What are fleas?

Fleas are blood sucking insects of warm blooded mammals. The most common pest fleas in the UK are cat and dog fleas. There are fleas that infest humans, but these are becoming increasingly rare in an age of better sanitation.

Adult fleas are normally 1-4mm long and brownish in colour. Fleas do not have wings but have a tremendous ability to jump and can reach a vertical height of some 30cm (about 200 times their body length!) Female fleas can live up to 2 years and can lay 25 eggs a day.

Where do they live?

It is a common misunderstanding that adult fleas actually live on the host animal – they do not, they simply feed on the pet and then jump off again. It is only the eggs of the flea that are laid loosely among the hairs of the host or in the animal bedding. Even those eggs laid on the animal will soon fall to the ground. As a result of this they will develop in crevices in the flooring, along skirting boards, under the edges of rugs and beneath cushions on upholstered furniture. The pet's bedding is an obvious area for fleas to develop and a cat's bedding may support a population of 8,000 immature and 2,000 adult fleas.

Do fleas carry disease?

In Britain fleas are not generally responsible for the transmission of disease. However, they are still objectionable due to bites they inflict and the social stigma that is attached to the thought of having a flea infested house. Dogs can suffer tapeworm infestation if they inadvertently ingest fleas while grooming.

How do I know if I have a problem?

  • If your pet starts to scratch this could indicate a flea problem (look through their fur and you may actually see a flea).
  • The presence of “flea-dirt”, which is tiny black specks just visible on the skin surface which is the faeces of the flea containing digested blood.
  • The presence of bites which normally persist for 1-2 days and can cause irritation.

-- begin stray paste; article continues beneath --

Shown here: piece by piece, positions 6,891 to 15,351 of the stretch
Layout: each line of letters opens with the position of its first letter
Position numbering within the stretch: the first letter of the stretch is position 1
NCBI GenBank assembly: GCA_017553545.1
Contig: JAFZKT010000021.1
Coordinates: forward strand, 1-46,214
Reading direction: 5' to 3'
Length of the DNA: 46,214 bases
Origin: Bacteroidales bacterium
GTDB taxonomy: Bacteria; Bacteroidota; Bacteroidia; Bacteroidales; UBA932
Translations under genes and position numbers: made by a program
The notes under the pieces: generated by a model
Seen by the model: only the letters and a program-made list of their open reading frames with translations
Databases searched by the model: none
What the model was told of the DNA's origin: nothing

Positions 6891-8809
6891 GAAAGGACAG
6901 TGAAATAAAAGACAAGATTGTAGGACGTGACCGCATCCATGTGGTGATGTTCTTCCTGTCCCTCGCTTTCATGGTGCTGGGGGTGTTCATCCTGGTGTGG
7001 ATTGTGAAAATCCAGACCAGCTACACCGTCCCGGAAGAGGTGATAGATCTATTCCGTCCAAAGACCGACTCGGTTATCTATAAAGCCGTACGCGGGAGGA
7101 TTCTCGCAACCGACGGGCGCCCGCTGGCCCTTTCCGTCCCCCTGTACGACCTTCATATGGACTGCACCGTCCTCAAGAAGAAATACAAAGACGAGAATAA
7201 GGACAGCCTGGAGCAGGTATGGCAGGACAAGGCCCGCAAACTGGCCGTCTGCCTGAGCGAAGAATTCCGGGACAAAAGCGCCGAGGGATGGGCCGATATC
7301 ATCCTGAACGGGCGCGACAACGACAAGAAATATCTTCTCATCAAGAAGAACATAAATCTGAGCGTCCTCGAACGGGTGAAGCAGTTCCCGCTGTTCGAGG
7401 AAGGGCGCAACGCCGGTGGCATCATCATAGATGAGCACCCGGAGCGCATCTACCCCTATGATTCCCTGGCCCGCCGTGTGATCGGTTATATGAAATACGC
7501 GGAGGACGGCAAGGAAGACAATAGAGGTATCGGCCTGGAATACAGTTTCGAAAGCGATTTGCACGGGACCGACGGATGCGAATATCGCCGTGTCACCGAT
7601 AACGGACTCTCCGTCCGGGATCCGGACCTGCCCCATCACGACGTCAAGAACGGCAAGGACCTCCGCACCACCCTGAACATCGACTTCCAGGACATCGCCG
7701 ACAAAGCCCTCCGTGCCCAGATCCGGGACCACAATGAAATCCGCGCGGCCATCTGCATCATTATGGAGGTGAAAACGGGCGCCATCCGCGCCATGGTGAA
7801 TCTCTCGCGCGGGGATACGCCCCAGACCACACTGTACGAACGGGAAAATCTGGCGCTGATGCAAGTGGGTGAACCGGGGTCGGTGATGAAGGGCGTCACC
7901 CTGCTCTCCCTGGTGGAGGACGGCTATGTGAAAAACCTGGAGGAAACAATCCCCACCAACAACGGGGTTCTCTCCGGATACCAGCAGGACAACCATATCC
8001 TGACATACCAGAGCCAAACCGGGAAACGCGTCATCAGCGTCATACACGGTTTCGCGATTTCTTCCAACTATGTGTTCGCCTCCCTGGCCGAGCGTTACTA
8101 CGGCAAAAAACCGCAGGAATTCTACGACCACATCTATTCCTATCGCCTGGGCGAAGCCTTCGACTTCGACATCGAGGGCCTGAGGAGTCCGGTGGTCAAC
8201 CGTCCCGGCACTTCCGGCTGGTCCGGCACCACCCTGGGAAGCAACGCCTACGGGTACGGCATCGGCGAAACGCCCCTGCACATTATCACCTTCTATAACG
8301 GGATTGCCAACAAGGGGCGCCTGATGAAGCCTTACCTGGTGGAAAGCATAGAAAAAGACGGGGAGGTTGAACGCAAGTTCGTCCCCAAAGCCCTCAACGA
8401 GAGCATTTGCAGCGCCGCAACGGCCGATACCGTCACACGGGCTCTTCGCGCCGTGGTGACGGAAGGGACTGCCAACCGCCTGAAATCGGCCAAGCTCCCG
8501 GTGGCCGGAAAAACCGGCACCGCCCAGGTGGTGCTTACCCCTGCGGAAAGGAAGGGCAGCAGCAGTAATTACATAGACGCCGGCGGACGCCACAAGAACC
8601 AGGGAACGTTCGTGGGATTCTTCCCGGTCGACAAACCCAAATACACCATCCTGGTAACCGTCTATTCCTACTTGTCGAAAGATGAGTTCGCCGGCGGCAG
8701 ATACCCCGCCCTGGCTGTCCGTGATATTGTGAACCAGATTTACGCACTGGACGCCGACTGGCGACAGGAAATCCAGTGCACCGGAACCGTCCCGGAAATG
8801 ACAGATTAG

How can I prevent fleas?

  • Regular cleaning of carpets and furniture will make it more difficult for fleas to establish themselves.
  • Combing your pet with a flea comb regularly will help destroy eggs.
  • Spray your pet regularly with an insecticide recommended by a vet. This is particularly important during the summer months with flea infestations reaching a peak in September. It is generally recognised that the effectiveness of flea collars is very limited. Sprays are more likely to be of more help.

For further information on fleas and treatment for your pets go to: www.rspca.org.uk/adviceandwelfare/pets/general/fleas

How do I get rid of fleas?

Once a flea infestation has been confirmed it is important to carry out a thorough treatment.
Prior to treatment you must treat any pets in the household for any possible flea problem to avoid re-infestation and it is advisable to remove all children’s toys from floor areas.

The Council’s Pest Control Officers will inspect area of concern and treat the flea problem by spraying floor area. Treatment is chargeable and will take approximately 30 minutes to one hour dependent on size of dwelling.